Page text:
But when you’re by yourself, you’re uninhibited, and it’s just you creatively driving this train. You’re finding all these cool ideas from your exploration of your creativity. That’s also special because if someone’s in the room with you, your thoughts can’t always manifest in the ways you want them to. They’re two different approaches that are both special in their ways.
As a producer, how do you approach utilizing artist vocals? Do you prefer if the artist’s lyrics match with the overall theme of your album, or is their voice just another instrument?
It depends on who the song is for. It’s hard to say. I don’t want to impede on any artist’s creativity, but if it’s for my album, then I’d like to have more of a say. If it were mine, the song would have to have some thread running through that’s consistent with all the songs. For the most part, when I’m working on a song with an artist for my album, I don’t want to impose too many restrictions. I want to be there as support. I want others to ask me if they think what they’re doing is a good idea, and I’ll use my sense of my album to say if it’ll fit or not. No idea is a bad idea, but some ideas are better, and I like to be encouraging and work with them through the writing process to make the best song possible.
Your music sits snugly in between the worlds of hip-hop, EDM, and dance music. What inspired you to move toward a more amorphous sound as your career has progressed?
Creative necessity and evolution as an artist. I can’t make the same things I made 10 years ago. Even if I wanted to make Midnight Menu again, I’m not in the same headspace. I’ll listen to that album and be impressed with certain things I did because I don’t think in those ways anymore. I appreciate that era of myself when I wasn’t equipped with the knowledge I have today, but it made me creative in a super-specific way. Now, I have so much knowledge, and I’m a much better engineer and songwriter. Not to say I wasn’t good at things then, but I didn’t know how to work with vocalists at the time. If I make music to satiate the needs of someone who liked my music from a certain era, then I’d be doing myself a disservice. Fortunately, I feel like my evolution has been natural. Every album is a little further down the road from the last one.
It’s been almost five years since your moyamoya diagnosis and subsequent surgeries. How have you been holding up since then? What about your life as a producer has changed post-moyamoya?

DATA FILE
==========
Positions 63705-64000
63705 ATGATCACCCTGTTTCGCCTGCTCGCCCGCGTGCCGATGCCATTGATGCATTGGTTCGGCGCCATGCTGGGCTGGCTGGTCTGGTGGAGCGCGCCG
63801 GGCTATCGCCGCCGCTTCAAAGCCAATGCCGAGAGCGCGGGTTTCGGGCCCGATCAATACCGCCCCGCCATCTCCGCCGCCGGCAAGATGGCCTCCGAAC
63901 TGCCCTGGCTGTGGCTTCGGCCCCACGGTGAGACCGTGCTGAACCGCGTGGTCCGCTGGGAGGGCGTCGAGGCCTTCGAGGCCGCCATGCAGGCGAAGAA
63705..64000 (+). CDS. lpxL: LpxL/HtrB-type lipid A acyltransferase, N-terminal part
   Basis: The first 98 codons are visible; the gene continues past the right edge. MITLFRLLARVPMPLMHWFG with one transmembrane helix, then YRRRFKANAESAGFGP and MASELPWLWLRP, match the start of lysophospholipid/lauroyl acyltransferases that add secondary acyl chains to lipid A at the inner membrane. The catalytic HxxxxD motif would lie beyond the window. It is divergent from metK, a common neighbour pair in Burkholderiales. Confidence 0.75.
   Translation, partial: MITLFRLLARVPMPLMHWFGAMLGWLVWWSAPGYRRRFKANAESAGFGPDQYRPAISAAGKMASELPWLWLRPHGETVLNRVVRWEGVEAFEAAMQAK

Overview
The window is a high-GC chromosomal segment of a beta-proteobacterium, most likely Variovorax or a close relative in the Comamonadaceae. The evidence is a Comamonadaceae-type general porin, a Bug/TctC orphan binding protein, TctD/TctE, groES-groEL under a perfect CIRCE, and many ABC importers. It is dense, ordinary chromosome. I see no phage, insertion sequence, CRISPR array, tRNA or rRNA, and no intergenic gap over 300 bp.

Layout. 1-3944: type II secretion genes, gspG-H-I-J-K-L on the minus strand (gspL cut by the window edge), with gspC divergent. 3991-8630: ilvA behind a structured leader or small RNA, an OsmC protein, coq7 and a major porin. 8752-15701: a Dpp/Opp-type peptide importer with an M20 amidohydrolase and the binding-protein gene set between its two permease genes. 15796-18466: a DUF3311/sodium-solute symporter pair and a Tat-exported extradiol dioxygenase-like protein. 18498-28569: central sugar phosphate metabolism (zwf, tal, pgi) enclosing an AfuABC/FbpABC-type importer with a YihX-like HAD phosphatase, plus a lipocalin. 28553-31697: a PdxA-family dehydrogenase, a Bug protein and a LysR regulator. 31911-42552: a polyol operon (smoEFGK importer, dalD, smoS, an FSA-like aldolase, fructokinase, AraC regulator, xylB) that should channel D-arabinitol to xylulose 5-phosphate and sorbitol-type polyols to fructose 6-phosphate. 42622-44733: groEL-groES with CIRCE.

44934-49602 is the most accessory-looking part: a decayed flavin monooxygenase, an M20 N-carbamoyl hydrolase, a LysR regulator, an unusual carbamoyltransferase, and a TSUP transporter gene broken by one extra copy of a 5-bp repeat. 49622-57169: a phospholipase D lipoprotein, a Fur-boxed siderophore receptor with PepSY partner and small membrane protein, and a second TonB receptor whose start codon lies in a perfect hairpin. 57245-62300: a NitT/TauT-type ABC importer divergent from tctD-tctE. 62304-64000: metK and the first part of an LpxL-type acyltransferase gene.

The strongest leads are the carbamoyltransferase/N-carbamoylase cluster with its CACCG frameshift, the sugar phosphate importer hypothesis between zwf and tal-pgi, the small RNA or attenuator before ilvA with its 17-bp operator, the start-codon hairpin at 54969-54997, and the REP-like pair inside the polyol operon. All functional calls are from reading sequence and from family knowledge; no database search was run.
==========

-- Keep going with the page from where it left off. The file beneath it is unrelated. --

It almost goes back to what I was saying before. If tomorrow didn’t exist, would I be happy with my output? I almost died, and it was not chill. I had to write a will; I had to decide where all my stuff goes. No one’s living today and thinking about the possibility that they might die soon. Sometimes we do see it coming, and when you think about everything you’ve done in your life, the regrets start to settle in. I made it through, and after recovering, I thought about what tomorrow brings. You can’t predict what comes next. Make every day count.
On March 16, you tweeted, “Music isn’t canceled.” How, if at all, has your music creation process been altered by the spread of COVID-19?
COVID-19 has stifled touring, which is the primary bread and butter for many artists in this age where you don’t make much money off of the actual music. I don’t feel like my creativity is being stifled. Staying at home makes me feel like I need to use my time; there’s only so much Netflix you can watch. The time goes by so much more quickly when you’re creating, especially when you’re motivating. It’s been nice to reenter a cycle of creativity and planning my day around sitting myself in front of the computer and seeing what happens.
I’ve been creating what would be the live renditions of the songs on [Oasis Nocturno]. When I do a live set, I love to present the songs people know in a completely different way. If you want to hear the song the way it sounds on Spotify, you should just listen to it on Spotify. I’ve been remixing my songs, some old ones, ones from the new album. I find it to be an interesting challenge, like, “Hey, you made this song, now make it again.” It’s kinda like a puzzle.